In 2001, President Bush appointed former Senator John Danforth as his personal envoy to negotiate a peace agreement. In 2002, the U.S. Congress adopted the Sudan Peace Act, which our Religious Action Center played an active role in shaping and passing, calling upon President Bush to impose sanctions against the Sudanese government as an incentive for it to negotiate a peace agreement. While negotiations to end the north-south conflict moved forward, the situation in Darfur (in the western area of Sudan) descended into chaos. Fear of destabilizing the agreement in the south deterred the Bush administration from seeking to implement sanctions.

While there are numerous international relief agencies doing commendable work in this troubled region, we note with particular pride the work of the American Jewish World Service (AJWS), which works to alleviate poverty, hunger, and disease around the world. AJWS supports humanitarian assistance efforts in the Darfur region, using emergency funds to ensure access to clean water, construct sanitation facilities, provide primary and reproductive health care, and support survivors of gender-based violence. It has also played a key role in convening the new Save Darfur Coalition. We also note the important role played by the American Jewish Joint Distribution Committee in coordinating the Jewish Coalition for Sudan Relief, of which the URJ is a member, which to date has collected and disseminated over $80,000 to relief efforts on behalf of the Jewish community. Finally the URJ activated its disaster relief funds to channel contributions from our synagogues and its members into a variety of effective relief efforts. As of the end of August, over $50,000 had been contributed.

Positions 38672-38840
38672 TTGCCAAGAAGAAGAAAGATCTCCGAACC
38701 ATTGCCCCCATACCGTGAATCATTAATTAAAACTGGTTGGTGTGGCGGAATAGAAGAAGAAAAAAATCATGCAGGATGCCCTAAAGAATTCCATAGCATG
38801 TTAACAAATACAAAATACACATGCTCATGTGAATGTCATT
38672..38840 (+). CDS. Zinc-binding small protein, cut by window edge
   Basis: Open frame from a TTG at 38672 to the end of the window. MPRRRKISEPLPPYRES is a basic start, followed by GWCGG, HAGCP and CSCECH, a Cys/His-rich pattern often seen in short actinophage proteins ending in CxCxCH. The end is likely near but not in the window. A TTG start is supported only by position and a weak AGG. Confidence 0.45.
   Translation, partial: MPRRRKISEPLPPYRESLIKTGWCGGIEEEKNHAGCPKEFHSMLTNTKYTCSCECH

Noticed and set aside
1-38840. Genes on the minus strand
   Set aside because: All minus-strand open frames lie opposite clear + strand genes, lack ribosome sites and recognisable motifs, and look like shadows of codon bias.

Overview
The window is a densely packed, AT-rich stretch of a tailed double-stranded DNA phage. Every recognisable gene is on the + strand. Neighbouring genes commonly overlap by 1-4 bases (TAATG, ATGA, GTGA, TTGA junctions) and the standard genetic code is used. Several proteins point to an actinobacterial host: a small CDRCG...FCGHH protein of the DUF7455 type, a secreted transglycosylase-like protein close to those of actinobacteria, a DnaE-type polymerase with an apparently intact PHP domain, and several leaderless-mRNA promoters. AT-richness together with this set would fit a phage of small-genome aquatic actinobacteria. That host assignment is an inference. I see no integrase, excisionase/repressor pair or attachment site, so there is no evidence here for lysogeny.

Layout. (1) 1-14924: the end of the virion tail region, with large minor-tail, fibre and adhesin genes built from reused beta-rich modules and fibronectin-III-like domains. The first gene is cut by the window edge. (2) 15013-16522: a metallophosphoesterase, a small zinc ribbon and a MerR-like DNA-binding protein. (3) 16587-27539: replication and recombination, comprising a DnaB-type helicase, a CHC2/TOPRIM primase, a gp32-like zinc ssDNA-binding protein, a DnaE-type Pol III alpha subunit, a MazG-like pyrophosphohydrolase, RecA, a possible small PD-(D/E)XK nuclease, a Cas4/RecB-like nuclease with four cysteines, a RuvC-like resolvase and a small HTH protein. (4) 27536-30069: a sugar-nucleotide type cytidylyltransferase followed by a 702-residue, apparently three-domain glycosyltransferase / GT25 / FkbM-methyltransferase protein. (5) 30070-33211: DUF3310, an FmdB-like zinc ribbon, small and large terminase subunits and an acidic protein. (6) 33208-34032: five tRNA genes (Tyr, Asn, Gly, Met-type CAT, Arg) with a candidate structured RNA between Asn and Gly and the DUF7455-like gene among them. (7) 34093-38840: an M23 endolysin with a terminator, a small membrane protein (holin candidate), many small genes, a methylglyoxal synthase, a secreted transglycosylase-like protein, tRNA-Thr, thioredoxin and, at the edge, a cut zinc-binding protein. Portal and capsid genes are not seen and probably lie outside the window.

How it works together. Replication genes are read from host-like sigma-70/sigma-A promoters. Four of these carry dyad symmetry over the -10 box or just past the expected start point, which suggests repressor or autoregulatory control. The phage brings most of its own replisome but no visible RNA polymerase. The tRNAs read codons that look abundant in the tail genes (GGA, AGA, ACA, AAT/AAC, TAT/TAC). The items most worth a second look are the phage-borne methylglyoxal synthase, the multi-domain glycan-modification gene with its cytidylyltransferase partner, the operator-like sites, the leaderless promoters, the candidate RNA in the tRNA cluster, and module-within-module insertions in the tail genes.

THEREFORE BE IT RESOLVED that the Union for Reform Judaism:

1. Commends President Bush for having prioritized efforts to bring an end to the 20 year civil war in Sudan and having appointed Ambassador John Danforth as his personal envoy to negotiate successfully a peace agreement, and urges the President to employ similar priority efforts in stopping the crisis in Darfur;

2. Calls upon President Bush to impose sanctions on the Sudanese government as a means of putting pressure on Sudan to put an end to genocidal activity in Darfur;

3. Calls upon the U.S. to use its influence in the United Nations Security Council to put forward a resolution to invoke its authority to call for sanctions against culpable parties, the immediate deployment of international monitors and peacekeeping forces under Chapter VII of the U.N. Charter, preferably led by the African Union countries, and to establish a high level panel to investigate the commission of war crimes in Darfur;

4. Encourages the U.S. and Canadian Governments to support both the United Nations relief efforts to provide humanitarian aid to the refugees and displaced persons of Darfur, and to provide financial and logistical support to the African Union protective force in Darfur;

5. Urges the Canadian government and parliament to invoke an all-party resolution condemning the atrocities of the Sudan Government and its agents for perpetrating genocidal activity in Darfur;

6. Encourages the American Jewish community to support humanitarian work in Sudan by supporting the URJ disaster relief fund, Jewish agencies such as American Jewish World Service, the Joint Distribution Committee, and the Jewish Coalition for Sudan Relief in Darfur, or other effective relief agencies; and

7. Calls upon the leadership of Reform synagogues to educate our congregations, and to utilize communal inter-group efforts to educate our communities about the genocidal activity in the Sudan, and to urge them to communicate with their elected officials to address the humanitarian crisis.